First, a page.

Outrage grows over leaked government database targeting journalists, activists at US-Mexico border
29 March 2019
According to leaked documents provided to local San Diego news station NBC 7, a government database has been targeting journalists and activists at the southern US border. As news has spread of the operation many other groups and organizations have also spoken of increased surveillance and harassment by the Border Patrol, ICE, and other government agencies for covering immigration in Mexico.
The database was part of Operation Secure Line, the Trump administration’s military operation to block immigrants who were travelling in last year’s Central American caravan. Images of the 59 persons targeted were included along with personal information and descriptive tags like “journalist” and “organizer” along with a large green “X” over some of the faces.
These markers would indicate that an alert had been placed on the person’s passport and if they were stopped would be forced into secondary inspection. Many activists and journalists would be detained for hours or had their passports held in limbo without being offered a credible explanation by the border authorities.
While many have long suspected that the government was tracking their whereabouts at the southern border, the documents obtained by NBC 7 prove the Trump administration is expanding its war on immigrants to attack the democratic rights of the entire population.
ACLU staff attorney Esha Bhandari told the Guardian, “I have not seen this kind of systematic targeting of journalists and advocates in this way,” adding, “I think it is very troubling, very disturbing.”
Bhandari said, “It means that the debate about immigrants’ rights, about the treatment of immigrants, about the treatment of asylum seekers, is going to be suppressed or censored because the people who are speaking out with a voice that’s critical of the government are going to be singled out for harsher treatment or punished.”
New York City activist Ravi Ragbir, director of the New Sanctuary Coalition, lived in the US for 23 years before he was arrested after a routine meeting with ICE. He was set to be deported to his native Trinidad before he was eventually released by a judge after public protests.
Ragbir told the media how his arrest was in retaliation for his campaign to free Gambian immigrant Baba Sillah, who also arrested after a routine check-in with ICE. “It’s just very uncertain and very traumatizing to know the government is watching you,” Ravi told the Guardian. “But I can’t allow that to debilitate me … If they’re going to move me, I might as well fight as hard as I can.”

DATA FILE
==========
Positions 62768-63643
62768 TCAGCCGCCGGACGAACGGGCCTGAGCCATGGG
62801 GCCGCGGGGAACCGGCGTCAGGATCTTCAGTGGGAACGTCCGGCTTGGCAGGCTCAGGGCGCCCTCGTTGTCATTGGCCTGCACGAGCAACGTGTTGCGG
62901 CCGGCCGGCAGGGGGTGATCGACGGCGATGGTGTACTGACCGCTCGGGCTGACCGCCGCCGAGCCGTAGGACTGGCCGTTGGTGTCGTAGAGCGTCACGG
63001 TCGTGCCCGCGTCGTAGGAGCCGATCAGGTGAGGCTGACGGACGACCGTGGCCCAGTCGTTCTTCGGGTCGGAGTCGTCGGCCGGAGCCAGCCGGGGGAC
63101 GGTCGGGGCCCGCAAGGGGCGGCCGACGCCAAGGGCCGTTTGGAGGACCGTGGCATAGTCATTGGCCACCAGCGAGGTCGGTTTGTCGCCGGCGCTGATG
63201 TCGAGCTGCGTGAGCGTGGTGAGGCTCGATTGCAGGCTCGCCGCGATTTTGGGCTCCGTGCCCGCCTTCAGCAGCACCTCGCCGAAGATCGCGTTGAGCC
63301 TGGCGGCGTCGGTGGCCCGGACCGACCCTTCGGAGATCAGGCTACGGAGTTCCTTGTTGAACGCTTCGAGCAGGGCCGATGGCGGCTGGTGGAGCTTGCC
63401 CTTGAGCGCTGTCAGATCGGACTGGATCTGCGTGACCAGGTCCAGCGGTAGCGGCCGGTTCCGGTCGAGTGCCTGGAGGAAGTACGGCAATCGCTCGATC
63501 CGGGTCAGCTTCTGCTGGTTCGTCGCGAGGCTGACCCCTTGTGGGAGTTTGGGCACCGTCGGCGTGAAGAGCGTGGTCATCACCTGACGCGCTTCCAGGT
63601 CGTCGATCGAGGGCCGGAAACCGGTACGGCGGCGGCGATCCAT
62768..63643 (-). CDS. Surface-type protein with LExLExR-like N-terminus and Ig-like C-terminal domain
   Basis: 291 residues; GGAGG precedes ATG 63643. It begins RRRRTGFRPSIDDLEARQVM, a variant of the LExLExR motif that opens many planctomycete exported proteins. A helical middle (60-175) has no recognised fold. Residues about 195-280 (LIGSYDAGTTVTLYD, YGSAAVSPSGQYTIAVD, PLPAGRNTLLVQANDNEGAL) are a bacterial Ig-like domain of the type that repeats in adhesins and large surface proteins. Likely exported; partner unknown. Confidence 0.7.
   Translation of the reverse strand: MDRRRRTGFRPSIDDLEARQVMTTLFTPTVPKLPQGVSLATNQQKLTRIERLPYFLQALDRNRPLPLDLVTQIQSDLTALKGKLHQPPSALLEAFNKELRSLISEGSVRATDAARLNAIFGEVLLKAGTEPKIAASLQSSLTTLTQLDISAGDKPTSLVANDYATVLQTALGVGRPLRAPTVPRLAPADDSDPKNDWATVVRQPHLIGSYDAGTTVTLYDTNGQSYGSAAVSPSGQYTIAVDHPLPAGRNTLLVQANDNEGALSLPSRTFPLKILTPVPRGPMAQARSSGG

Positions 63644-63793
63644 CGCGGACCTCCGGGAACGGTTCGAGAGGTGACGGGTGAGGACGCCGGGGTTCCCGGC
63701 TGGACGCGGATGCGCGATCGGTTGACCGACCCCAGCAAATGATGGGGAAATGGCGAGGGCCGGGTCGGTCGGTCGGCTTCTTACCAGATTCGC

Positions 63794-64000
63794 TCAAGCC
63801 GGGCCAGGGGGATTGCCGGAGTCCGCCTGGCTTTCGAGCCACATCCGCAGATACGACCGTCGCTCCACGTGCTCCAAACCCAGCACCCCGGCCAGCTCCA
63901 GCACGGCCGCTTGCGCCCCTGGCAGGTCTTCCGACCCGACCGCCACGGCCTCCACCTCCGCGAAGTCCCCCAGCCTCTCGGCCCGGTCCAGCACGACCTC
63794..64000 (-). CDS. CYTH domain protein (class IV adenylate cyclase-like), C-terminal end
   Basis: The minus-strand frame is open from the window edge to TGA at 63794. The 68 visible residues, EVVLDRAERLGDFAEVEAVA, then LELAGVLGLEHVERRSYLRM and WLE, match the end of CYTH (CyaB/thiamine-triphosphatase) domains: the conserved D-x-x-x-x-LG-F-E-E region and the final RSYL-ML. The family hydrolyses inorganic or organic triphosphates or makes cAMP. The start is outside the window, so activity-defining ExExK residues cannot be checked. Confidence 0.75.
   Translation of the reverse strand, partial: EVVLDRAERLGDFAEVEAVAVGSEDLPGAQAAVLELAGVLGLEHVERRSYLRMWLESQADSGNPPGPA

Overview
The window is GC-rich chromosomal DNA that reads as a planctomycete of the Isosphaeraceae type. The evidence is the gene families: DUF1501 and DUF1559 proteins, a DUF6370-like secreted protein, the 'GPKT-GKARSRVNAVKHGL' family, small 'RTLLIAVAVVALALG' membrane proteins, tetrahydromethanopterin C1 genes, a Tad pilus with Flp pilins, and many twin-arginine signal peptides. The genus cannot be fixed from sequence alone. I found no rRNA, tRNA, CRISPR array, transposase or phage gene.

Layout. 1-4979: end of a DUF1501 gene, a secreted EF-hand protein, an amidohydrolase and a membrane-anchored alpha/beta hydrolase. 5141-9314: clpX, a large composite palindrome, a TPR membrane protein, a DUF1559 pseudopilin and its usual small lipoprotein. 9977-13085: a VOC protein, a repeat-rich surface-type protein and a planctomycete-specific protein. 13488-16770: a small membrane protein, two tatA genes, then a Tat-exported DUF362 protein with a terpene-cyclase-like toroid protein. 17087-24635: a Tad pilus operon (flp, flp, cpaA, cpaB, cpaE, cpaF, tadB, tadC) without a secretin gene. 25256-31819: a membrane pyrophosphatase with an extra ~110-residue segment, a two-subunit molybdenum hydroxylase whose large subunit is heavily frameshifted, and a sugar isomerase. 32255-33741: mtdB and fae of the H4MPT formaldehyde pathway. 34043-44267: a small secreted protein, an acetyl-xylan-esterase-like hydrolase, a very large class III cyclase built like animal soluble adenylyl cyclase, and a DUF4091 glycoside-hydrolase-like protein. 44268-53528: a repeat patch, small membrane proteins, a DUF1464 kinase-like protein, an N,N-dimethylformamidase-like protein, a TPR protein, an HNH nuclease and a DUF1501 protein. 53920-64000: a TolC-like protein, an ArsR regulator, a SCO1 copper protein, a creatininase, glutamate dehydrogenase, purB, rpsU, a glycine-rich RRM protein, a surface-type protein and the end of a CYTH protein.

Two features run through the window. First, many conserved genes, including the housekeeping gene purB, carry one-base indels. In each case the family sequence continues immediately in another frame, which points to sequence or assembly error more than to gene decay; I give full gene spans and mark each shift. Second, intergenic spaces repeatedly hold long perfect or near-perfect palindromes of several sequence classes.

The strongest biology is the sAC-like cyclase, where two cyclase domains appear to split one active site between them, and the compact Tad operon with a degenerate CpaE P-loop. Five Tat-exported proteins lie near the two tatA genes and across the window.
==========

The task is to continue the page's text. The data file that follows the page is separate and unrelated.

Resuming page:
Other groups pro-immigrant groups have also faced increasing surveillance by the state. Last October, three activist groups in Washington sued the government for retaliating against their members.
In November, the Vermont-based group Migrant Justice filed a lawsuit alleging the government had been spying on its members for years, including using an informant. One of the organizers, Will Lambek, told the Guardian how CBP detained and arrested at least 20 of its members between 2016 and 2018.
This month Nation magazine obtained a spreadsheet used by ICE to monitor protests planned in New York City, including the New Sanctuary Coalition. The revelation prompted the House Committee on Homeland Security to write a letter to the acting director of ICE to obtain more information about the spreadsheet.
The same committee, led by Democrat Bennie G. Thompson, sent a letter to CBP commissioner Kevin McAleenan expressing “great concern” about the agency’s spying. It stated, the CBP’s “targeting (of) journalists, lawyers, and advocates… raises question about possible misuse of CBP’s border search authority and requires oversight to ensure the protection of Americans’ legal and constitutional rights.”
The panel’s Subcommittee on Border Security set a March 14 deadline for the CBP to provide a full list of individuals under surveillance, as well as “dossiers” on targeted individuals, a list of how many times they had been stopped by CBP, and other information. As of this writing, the CBP has failed to provide any of these documents.
In an effort at damage control, the CBP did release a statement saying the program was a necessary response to the so-called “assaults” on the border patrol in November of last year, when federal agents along with the US military fired tear gas at immigrants approaching the San Ysidro crossing on the Mexican border.
The CBP stated, “efforts to gather this type of information are a standard law enforcement practice,” and said the agency, “does not target journalists for inspection based on their occupation or their reporting.”
An internal review had been started by the CBP’s Office of Professional Responsibility and the Office of Inspector General in the Department of Homeland Security to ostensibly check for any wrongdoing. However this had only been started after NBC 7 had contacted the government agencies on February 27.
Alex Mensing, an activist with Pueblo Sin Fronteras whose name appeared in the database, told NBC 7, “What is especially concerning is the number of human rights defenders and journalists who are being interrogated and added to this list, which is only designed to intimidate them and discourage them from speaking out.”
He added, “It’s upsetting to know the U.S. government is using its resources to monitor human rights defenders and journalists who are doing their work.”
California Governor Gavin Newsom and local Democratic congressmen also criticized the program while the government of Mexico denied any involvement in the program. The foreign secretary said, “The Mexican government does not conduct illegal surveillance on anyone, for any type or category of activity.”
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